International Literacy Day
Fifty years ago UNESCO officially proclaimed 8 September International Literacy Day. The day addresses current challenges and looks to innovative solutions to further boost literacy in the future.
Prospects works in 40 prisons delivering education and the National Careers Service In Custody. One in five prisoners report needing help with reading and writing or numeracy. Around two in five need help with education and improving work-related skills*.
In Feltham Young Offenders Institution, as in all education settings, there is an expectation to prioritise literacy and numeracy, ensuring all school-age learners achieve GCSE grade C or above in English and maths. In Feltham all colleagues take responsibility for improving literacy and numeracy, regardless of the subject they teach.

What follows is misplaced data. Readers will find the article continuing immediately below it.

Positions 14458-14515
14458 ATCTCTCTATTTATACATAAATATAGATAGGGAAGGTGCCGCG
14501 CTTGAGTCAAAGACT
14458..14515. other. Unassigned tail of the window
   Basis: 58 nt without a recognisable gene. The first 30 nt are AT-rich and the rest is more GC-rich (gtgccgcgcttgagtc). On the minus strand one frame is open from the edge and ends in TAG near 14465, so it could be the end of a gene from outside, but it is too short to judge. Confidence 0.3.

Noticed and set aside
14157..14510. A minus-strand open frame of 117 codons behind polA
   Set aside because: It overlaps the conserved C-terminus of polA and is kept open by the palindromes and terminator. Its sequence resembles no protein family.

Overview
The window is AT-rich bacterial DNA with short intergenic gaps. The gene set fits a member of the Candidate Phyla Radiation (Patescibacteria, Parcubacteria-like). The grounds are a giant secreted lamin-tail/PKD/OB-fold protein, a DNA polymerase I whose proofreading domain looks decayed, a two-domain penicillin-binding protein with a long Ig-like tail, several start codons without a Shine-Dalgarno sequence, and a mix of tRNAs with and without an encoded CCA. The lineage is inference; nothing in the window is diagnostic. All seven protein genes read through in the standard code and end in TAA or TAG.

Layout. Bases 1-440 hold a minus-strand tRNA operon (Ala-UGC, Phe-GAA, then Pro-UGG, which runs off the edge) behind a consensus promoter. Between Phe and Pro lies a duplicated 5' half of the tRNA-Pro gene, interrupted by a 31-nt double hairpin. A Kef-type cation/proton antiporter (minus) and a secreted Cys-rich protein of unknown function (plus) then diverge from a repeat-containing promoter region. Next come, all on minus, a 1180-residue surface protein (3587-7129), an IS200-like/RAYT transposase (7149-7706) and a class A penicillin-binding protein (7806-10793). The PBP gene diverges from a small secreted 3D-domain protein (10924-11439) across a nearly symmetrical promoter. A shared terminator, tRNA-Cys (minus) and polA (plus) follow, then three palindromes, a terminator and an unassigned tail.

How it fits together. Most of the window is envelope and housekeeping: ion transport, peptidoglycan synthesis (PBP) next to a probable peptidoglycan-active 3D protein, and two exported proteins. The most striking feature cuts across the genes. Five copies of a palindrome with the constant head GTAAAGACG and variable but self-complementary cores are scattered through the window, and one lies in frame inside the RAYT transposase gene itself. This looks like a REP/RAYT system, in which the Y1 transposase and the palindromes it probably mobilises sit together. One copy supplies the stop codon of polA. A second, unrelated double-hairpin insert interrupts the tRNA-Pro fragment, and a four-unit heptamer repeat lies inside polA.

Here Feltham colleagues share their triumphs.
The most important change for Greg is that he can now send letters home.
Talking about his English skills Greg comments: “I feel like my handwriting has improved, along with my spelling and punctuation. This helps me when I write letters home. I have learnt to put a sentence together much better since I have come here. I can say things more formally and I don’t use as much street slang anymore.”
This improvement has made Greg feel differently about himself too: “It makes me feel good about myself.”
Greg continues: “When I finish a piece of work and Karen, my teacher, goes over it with me and I get most of it correct, I feel happy and proud of myself. This has helped me to be more confident in myself and be able to have better conversations with people.”
Greg has completed entry 3 functional skills and is working towards level 1.
* Prison Reform Trust, Prison: the facts, Bromley Briefings Summer 2015
** Not his real name.